There is an endless literature on the determinants of development trying to figure out what is more important: endowments (geography, climate, resources, diseases) or institutions (colonization, legal framework, corruption). Countless cross-country regressions have not been able to settle this question once for all. This may not look that surprising, given the quality of the data and the pitfalls of cross-country regressions (collinearity all over the place). This is why it is important to highlight some innovative approaches.

Raphael Auer still uses the cross-country regression approach, but puts the finger on one very important aspect: institutions are to some extend endogenous. In particular, endowments can have an impact on them. We highlighted earlier how slavery influenced institutions and then development even today, and that slavery was limited to accessible area. Thus geography matters in indirect ways. There are other examples.

Basically, Auer uses an empirical strategy to disentangle the impact of endowments and institutions. He notes that the impact of endowments on development is different in former colonies and non-colonies. This calls for including interactions in regressions. But you want to do that intelligently, for example by including an interaction for former colonies only. He does that by including a term that reflects the impact of endowments on colonial institutions.

The results indicate that both endowments and institutions are significant. Looking at the details, disease seems to be particularly important, not just because it impacts directly the economy, but also because it influenced colonization policies. Does this mean that disease eradication will solve all problems in Africa? Not necessarily, because disease has this impact also through colonial institutions, these institutions need to be addressed as well.

Friday, January 9, 2009

Brain drains can be beneficial

Immigration countries prefer educated immigrants. Quite obvious these immigrants are much more educated than the average population of the country they are leaving. This would imply that the (rich) immigration country is gaining human capital with the (poor) emigration country is losing human capital. This would be true if this were a zero sum game, but it is not as people react to migrations. In particular, the prospect of emigrating may increase human capital accumulation, and people may find easier access to higher education if many educated people have left. The problem with verifying these types of conjectures is that there is no clean data that would allow to see this.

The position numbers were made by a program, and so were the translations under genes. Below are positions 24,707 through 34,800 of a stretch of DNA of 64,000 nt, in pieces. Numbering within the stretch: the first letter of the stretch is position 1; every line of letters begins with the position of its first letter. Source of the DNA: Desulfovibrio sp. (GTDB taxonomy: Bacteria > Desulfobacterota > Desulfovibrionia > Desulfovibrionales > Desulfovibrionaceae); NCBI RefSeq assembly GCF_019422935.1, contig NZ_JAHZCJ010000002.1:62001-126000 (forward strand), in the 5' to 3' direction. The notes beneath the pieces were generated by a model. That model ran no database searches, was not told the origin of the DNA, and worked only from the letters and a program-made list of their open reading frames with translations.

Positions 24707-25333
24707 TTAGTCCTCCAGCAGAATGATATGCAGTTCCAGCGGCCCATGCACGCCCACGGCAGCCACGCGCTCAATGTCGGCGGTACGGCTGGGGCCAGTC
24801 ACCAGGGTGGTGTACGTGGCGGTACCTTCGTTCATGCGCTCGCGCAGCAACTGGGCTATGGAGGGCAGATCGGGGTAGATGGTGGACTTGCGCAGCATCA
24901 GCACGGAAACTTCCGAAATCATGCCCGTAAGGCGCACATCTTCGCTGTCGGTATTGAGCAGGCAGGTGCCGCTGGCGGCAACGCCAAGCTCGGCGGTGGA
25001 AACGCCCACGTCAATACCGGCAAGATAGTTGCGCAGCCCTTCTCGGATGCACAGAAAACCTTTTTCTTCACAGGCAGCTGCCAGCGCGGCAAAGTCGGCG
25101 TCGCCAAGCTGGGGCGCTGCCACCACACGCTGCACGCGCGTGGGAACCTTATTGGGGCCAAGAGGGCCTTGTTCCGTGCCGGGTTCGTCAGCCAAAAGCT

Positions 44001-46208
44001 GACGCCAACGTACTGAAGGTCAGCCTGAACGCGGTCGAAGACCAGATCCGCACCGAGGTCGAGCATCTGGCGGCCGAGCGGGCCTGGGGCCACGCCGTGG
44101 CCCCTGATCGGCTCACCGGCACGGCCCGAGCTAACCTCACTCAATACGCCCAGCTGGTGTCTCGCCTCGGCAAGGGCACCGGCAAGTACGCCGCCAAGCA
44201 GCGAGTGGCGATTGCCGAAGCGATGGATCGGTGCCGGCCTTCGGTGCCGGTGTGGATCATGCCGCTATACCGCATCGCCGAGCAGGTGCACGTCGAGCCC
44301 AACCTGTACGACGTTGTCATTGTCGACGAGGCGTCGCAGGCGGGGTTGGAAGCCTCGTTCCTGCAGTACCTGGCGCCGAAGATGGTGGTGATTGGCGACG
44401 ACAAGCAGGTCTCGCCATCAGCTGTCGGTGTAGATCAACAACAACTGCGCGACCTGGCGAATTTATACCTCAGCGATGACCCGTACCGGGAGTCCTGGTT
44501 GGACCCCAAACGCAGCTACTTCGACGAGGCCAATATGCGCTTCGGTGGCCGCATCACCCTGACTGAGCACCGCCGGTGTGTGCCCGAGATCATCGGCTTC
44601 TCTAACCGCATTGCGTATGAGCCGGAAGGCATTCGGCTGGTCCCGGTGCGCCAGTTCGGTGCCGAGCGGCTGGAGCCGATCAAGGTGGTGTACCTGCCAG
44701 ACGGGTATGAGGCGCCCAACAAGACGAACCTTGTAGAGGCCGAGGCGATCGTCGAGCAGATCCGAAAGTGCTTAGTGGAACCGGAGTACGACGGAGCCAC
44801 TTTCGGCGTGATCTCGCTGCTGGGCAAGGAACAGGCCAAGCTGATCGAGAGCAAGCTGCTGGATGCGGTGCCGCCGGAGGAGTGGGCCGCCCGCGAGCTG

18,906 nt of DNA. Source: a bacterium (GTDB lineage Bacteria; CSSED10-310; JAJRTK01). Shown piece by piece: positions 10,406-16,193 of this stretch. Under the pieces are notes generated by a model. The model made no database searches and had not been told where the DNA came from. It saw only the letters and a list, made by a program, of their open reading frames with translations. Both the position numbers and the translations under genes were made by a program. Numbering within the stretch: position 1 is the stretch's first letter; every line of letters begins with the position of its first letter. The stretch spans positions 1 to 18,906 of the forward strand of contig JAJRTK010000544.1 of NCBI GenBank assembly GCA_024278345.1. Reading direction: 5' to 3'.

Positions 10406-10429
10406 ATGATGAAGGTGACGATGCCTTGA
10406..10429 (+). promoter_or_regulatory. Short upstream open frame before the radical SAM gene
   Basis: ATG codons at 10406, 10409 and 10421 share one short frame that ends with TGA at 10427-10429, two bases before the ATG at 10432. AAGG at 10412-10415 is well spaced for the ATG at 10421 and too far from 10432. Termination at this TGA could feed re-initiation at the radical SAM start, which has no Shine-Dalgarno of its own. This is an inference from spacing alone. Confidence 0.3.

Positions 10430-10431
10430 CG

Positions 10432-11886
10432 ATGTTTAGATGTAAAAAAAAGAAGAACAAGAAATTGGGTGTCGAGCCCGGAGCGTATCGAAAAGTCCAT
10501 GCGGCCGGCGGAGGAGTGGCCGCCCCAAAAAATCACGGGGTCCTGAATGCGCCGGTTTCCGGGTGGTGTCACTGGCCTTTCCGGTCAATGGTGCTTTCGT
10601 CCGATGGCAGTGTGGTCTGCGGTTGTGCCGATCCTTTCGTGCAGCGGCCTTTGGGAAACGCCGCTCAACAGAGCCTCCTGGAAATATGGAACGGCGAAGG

Michael Clemens and Satish Chand found a clean natural experiment that allows to disentangle these effects: the massive and sudden emigration of educated people of Indian descent from Fiji after two military coups. The native population was mostly untouched, but the Indian population decreased by 40% in about 20 years. Interestingly, young Indians began investing massively in human capital as they expected local opportunities to dwindle for them. As not all left, an increase in local human capital resulted.

One direct implication of this result is the emigrating countries should not discourage emigration, to the contrary they should encourage it. If have written previously about an example of this in Finland. In that case, the hope is that some emigrants will return. And indeed, there is plenty of evidence that there is significant return migration.

Thursday, January 8, 2009

Lending to the borrower from hell

As usual, there were quite a few good papers (and some bad ones) at the ASSA meetings in San Francisco. Over the next days, I will write about some of them. Note that if you presented a paper and do not have some version up on the web, I will not write about it.

People puzzle these days why banks could have been so stupid to lend so much to risky borrowers. This is not the first time this happens, witness how Argentina could quickly borrow again after each of its numerous defaults. But the risk taking by banks seems much larger than previous seen. Not so. Mauricio Drelichman and Hans-Joachim Voth report on the proverbial borrower from hell, Phillip II of Spain, who accumulated debt up to 50% of his country's GDP and defaulted several times. Why was he still getting loans?

The obvious answer is that he is the king and can offer non-monetary rewards to lenders, such as not getting killed. Or that bankers were irrational, or that the king effectively used his monopoly situation to play the bankers against each other. Not so claim Drelichman and Voth after looking carefully at a large number of lending contracts. In particular, the bankers appear to have formed a very effective coalition through joint lending, cross-posting of collateral and inter-marriage. Whenever the king stopped to pay, he was unable to get any additional funds, as no bank was willing to break ranks. And this had a severe impact on the king as he typically faced large revenue and expense shocks. So he eventually had to settle with the banks, the latter essentially dictating the conditions.

Does this relate to the current situation? Not really, as the Spanish case illustrates a bilateral monopoly game with a weak player (the king). Today, we have a very competitive environment, where banks have been trying to undercut each other and may have overstretched themselves. But one lesson I learned from this paper is that aggregate data may be quite misleading, there is virtue in looking at the detail, the lending contracts in this case.